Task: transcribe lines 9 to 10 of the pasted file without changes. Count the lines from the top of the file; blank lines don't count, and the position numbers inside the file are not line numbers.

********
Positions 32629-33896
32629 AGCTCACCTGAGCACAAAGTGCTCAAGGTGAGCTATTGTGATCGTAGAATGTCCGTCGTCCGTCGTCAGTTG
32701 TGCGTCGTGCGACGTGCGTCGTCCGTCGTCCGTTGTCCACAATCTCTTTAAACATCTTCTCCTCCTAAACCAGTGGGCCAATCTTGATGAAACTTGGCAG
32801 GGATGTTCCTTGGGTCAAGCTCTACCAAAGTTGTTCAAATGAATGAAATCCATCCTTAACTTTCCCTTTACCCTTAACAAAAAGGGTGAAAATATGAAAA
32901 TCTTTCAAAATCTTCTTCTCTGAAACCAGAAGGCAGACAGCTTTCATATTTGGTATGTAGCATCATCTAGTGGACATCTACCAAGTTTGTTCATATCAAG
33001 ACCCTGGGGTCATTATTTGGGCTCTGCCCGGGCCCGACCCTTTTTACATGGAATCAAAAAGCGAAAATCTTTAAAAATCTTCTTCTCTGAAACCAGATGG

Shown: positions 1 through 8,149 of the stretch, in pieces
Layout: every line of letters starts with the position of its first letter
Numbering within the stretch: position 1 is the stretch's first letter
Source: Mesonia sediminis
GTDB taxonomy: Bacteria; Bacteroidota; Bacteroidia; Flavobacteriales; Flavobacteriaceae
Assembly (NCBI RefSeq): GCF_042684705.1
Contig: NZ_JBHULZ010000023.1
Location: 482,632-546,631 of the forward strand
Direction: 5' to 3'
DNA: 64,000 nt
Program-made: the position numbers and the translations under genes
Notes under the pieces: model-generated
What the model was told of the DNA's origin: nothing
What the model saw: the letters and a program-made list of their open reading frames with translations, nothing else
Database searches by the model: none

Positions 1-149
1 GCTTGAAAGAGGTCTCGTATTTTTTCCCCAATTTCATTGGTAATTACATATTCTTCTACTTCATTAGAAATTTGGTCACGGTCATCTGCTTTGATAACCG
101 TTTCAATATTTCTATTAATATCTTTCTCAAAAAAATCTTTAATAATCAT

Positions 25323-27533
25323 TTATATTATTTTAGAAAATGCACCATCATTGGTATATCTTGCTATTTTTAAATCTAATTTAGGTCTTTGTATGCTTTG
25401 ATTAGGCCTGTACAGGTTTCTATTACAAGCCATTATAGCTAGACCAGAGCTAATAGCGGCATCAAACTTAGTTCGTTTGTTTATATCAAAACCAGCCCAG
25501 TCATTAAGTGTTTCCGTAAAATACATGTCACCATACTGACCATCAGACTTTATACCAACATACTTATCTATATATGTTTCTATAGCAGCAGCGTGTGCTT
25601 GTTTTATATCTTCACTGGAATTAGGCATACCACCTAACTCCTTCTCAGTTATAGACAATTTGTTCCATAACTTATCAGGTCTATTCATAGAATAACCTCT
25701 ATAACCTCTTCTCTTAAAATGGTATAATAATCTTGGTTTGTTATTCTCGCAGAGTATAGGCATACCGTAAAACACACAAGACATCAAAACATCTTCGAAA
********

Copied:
Numbering within the stretch: position 1 is the stretch's first letter
Source: Mesonia sediminis